By Sue Style
Sipping a glass of Riesling in the famous Steingarten vineyard at 9 o’clock on a chilly April morning is a great way to beat jetlag – and a fine introduction to what the Barossa has to offer. Of course the bulk of visitors to this stunning area are Australians, most of them weekenders from Adelaide which is only about an hour distant. But South Australia’s energetic tourist body (our hosts for a few days at the recent bi-annual Tasting Australia festival) are keen to promote the area with visitors from farther afield. It’s a bit of a stretch to do a weekend in the Barossa from Europe, but if you’re in Australia and anywhere within reach, the famous valley is a must.
Getting around this beautiful region is simple, but you do need a car – one solution is to hire one in Adelaide, plan your own trip and set off in a northerly direction from the city. Another is to enlist the services of Barossa Taste Sensations based in Angaston. Owner Jonathan Milne does custom-built tours featuring some lesser-known ‘boutique’ wineries. Best of all he provides a driver.
The Barossa – a term which embraces the neighbouring Eden Valley – does wine travel supremely well. Almost all wineries offer cellar door sales and there’s something for every taste, from the large, relatively anonymous places like Jacob’s Creek Visitor Centre (though scorn JC at your peril – Steingarten is just one of their many fine vineyards) or Peter Lehmann Wines to the more intimate experience of wineries like the family-owned Hutton Vale or Rusden where an appointment to visit is preferred.
There’s a distinctly European feel to the area – not surprising, given its strongly German heritage which dates back to the early 1800s when the first German settlers arrived here, fleeing religious persecution in Silesia. A line-up of some celebrated Barossa wine names – Lehmann, Franz, Henschke, Tscharke – tells a story. And coming from Alsace, I felt quite at home on the food front, with the main streets of Barossa’s small towns lined with butcher’s shops majoring in Würst and cake shops selling mile-high Küchen.
We stayed in the large and otherwise undistinguished Novotel Barossa Valley, whose great merit is its position in the heart of the valley – Lyndoch is one way, Tanunda the other. Here you’re poised to visit Bethany, one of the oldest established wineries in the valley settled by the Schrapel family in 1852, or the iconic Seppeltsfield Winery, with a stay at the nearby award-winning Seppeltsfield Vineyard Cottage. Top of the range, accommodation-wise, is The Louise, created by Jim and Helen Carreker, a well-travelled, well-heeled American couple who fell in love with the Barossa, bought the place in 2005 and created a superb vineyard retreat (and member of Small Luxury Hotels of the World). There are just 15 suites, each with long views out across the adjoining vineyards, and total peace and privacy. In the in-house restaurant, Appellation, chef Mark McNamara does Mod Oz food while his sommelier son Matt finds the right match for each dish in the Wine Flight Tasting Menu.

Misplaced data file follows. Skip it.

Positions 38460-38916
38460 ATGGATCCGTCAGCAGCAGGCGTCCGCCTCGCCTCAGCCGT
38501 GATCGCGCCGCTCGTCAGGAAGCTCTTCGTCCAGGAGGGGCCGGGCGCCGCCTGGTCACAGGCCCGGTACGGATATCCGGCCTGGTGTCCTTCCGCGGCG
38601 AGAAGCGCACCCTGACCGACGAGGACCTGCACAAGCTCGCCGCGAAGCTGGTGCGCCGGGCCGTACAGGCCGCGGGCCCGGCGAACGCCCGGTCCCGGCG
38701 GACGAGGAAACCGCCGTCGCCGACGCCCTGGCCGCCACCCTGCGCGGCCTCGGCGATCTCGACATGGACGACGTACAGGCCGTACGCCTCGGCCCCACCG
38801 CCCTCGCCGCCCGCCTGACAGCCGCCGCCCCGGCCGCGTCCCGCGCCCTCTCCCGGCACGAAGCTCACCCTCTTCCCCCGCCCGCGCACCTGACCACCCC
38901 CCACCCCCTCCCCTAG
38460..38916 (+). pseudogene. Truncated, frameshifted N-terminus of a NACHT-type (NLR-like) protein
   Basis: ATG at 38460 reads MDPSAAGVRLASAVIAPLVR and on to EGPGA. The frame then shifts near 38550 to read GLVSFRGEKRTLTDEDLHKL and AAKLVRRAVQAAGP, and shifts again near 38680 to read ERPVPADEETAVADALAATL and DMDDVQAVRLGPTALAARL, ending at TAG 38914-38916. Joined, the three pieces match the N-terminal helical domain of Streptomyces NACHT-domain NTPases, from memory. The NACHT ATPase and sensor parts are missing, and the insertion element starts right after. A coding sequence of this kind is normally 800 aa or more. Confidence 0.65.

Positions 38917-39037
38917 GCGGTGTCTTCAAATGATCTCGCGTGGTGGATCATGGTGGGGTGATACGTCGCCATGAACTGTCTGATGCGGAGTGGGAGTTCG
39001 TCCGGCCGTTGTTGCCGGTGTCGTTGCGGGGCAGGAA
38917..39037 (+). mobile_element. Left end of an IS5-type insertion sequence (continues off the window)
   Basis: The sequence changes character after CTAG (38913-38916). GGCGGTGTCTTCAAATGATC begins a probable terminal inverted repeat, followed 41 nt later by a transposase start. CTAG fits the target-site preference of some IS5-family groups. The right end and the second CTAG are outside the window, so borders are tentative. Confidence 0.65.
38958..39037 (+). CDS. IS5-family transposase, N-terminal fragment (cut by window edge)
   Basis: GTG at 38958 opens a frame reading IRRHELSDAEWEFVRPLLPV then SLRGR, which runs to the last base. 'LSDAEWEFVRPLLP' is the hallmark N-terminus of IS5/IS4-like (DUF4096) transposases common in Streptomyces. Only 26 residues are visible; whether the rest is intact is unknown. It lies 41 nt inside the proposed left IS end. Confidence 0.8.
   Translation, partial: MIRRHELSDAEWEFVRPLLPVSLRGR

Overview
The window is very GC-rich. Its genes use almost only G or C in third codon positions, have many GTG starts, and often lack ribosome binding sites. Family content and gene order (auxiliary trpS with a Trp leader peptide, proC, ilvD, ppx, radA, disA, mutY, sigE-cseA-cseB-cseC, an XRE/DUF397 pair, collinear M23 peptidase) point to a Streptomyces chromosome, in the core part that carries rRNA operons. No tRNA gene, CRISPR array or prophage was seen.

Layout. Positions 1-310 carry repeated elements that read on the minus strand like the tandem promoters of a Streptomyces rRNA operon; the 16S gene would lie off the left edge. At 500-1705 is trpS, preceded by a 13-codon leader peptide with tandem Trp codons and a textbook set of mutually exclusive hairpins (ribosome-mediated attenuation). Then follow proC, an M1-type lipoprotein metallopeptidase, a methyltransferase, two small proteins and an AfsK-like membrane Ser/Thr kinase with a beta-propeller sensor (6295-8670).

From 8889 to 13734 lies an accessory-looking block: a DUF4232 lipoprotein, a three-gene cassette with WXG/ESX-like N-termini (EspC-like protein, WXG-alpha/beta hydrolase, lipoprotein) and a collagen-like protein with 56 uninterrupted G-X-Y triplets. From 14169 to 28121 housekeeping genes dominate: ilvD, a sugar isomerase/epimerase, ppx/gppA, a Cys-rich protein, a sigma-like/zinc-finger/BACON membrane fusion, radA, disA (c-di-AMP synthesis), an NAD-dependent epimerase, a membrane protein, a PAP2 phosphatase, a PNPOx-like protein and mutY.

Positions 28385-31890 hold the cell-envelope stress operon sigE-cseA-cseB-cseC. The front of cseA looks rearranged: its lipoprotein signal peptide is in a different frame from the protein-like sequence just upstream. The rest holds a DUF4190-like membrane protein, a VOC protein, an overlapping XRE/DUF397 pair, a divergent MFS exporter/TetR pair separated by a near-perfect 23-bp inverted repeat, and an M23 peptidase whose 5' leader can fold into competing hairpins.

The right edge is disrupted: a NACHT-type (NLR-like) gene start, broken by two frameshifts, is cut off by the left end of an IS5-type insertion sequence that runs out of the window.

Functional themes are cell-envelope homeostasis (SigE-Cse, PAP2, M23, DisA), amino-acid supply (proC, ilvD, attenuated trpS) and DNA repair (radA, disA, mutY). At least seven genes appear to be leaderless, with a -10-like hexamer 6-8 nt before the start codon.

When travelling in a wine area, it’s always worth checking out the best places to eat with the local winegrowers. My table neighbour at one of the many superb Tasting Australia events was David Franz (www.david-franz.com), one of the Young Guns of the Barossa, whose fine, aromatic Riesling (a mere 11.8%) and a funky, explosively fruity SCGM blend (Shiraz, Cabernet, Grenache, Mataro) gave huge pleasure. His recommendations included the much-lauded 1918 in Tanunda for Mod Oz/fusion, the 40s Café (great pizza) or the Vintners Bar & Grill (chargrilled meat and fish, local produce, great wine list), both in Angaston.
If you’re in the region on a Saturday, don’t miss the Barossa Farmer’s Market held on the outskirts of Angaston, a great place to stock up on picnic preserves, local cheeses, home-made chocolates and some drop-dead gorgeous cupcakes, like miniature wedding cakes, and almost too beautiful to eat.
Final thought for the day on Barossa wines: reds – principally Shiraz of course – are what spring to mind in connection with the famous valley and there are some thundering examples (though I confess that sparkling Shiraz is an Aussie taste I’ve yet to acquire). But don’t neglect the region’s whites. ‘’In the late 1960s with the red wine boom”, says Rick (‘don’t take me for Grant-ed’) Burge of Burge Family Winemakers, “we killed off our white wines. Now we’re getting our second wind with Rieslings, Chardonnays – hopefully even Semillon.”
For me, coming from Alsace, the nervy, minerally Eden Valley Rieslings (such as Steingarten or Poonawatta) were an especial pleasure and made me feel quite homesick.